Excerpt from Enterprise Architecture Fundamentals:
The Observation-Orientation-Decision-Action (OODA) loop is a well-known decision-making (DM) paradigm developed in the 60s by Colonel John Boyd (cf. bibliography), based on his experience as fighter pilot and military strategist. Its renewed relevance for today’s operational DM comes from the correspondence between the seamless integration of IT systems with business processes, and fighter jets’ command and control processes.
Enterprises immersed in digital environments have to continuously align their business plans with facts on the ground. Their success comes from readiness, proactive undertakings, and the ability to subsume and subvert adversaries’ time scales, both defensively (to force competitors out of favorable positions) as well as offensively (to get a competitive edge) — hence Boyd’s reference to dogfights between fighter aircrafts.
The benefits of the OODA loop appear clearly when set in the context of enterprise architecture (figure 10-4):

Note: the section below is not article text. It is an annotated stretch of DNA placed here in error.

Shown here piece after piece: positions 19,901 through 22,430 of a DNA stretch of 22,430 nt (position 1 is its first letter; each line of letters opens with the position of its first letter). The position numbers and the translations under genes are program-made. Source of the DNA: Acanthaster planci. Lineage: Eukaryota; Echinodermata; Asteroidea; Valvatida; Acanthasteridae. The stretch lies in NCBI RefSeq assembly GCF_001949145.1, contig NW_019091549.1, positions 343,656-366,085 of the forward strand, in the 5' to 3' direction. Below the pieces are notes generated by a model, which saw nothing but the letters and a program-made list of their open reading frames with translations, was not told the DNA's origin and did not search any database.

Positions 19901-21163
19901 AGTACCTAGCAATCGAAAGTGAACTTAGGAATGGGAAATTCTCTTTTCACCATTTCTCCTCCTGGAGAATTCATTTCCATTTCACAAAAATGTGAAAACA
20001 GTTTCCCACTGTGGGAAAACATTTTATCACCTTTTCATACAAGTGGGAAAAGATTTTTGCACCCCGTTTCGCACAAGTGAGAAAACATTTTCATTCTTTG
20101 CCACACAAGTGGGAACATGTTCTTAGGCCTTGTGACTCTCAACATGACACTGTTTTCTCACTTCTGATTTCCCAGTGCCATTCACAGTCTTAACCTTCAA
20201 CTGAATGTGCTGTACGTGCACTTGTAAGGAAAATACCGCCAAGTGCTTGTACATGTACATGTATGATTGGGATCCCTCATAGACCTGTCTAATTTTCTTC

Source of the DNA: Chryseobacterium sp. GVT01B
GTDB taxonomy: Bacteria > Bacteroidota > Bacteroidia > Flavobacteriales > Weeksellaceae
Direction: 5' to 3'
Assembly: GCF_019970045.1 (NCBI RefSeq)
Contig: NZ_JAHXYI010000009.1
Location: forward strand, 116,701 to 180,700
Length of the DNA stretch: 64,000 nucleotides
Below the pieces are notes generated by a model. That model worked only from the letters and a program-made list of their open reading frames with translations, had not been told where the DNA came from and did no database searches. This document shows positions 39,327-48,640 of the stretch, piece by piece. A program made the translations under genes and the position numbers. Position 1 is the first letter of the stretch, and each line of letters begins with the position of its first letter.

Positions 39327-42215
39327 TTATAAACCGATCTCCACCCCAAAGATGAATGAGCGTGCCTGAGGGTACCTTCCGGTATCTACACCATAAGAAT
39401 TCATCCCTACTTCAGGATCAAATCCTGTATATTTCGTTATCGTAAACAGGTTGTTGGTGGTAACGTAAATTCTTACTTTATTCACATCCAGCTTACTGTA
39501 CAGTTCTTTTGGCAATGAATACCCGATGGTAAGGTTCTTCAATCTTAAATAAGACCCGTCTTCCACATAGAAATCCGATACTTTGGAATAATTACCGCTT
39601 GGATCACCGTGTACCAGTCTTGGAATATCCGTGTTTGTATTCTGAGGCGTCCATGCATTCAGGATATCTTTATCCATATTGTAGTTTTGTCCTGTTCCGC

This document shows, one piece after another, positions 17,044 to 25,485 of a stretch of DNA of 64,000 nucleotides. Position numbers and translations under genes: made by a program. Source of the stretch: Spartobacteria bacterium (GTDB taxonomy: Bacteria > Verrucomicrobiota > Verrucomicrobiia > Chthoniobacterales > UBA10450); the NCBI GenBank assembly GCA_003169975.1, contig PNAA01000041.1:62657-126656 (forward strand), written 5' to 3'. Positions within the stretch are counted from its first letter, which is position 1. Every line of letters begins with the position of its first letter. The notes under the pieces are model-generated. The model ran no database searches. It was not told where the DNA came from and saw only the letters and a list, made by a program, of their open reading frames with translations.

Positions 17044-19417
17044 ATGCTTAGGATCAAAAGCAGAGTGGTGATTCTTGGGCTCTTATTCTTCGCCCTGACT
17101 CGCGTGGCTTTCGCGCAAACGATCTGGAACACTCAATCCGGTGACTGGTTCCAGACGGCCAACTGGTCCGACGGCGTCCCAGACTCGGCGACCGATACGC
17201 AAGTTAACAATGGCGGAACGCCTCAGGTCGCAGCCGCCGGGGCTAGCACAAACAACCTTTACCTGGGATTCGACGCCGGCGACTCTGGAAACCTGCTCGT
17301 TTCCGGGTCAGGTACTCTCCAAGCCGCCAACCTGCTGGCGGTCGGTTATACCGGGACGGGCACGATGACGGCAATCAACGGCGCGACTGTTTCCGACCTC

- Observation: changes in business and digital environments are monitored (and their reliability assessed) at the digital (data mining) or business (business intelligence) level.
- Orientation: models and Knowledge graphs (cf. chapter 9) are used to assess changes with regard to enterprise objectives, organization, and systems.
- Decision: policies are defined or updated, and decisions made regarding organization, systems, or platforms.
- Action: decisions are implemented in terms of processes, functions, or applications.
The supporting environment of DM processes can then be defined in terms of territories and maps (cf. part I).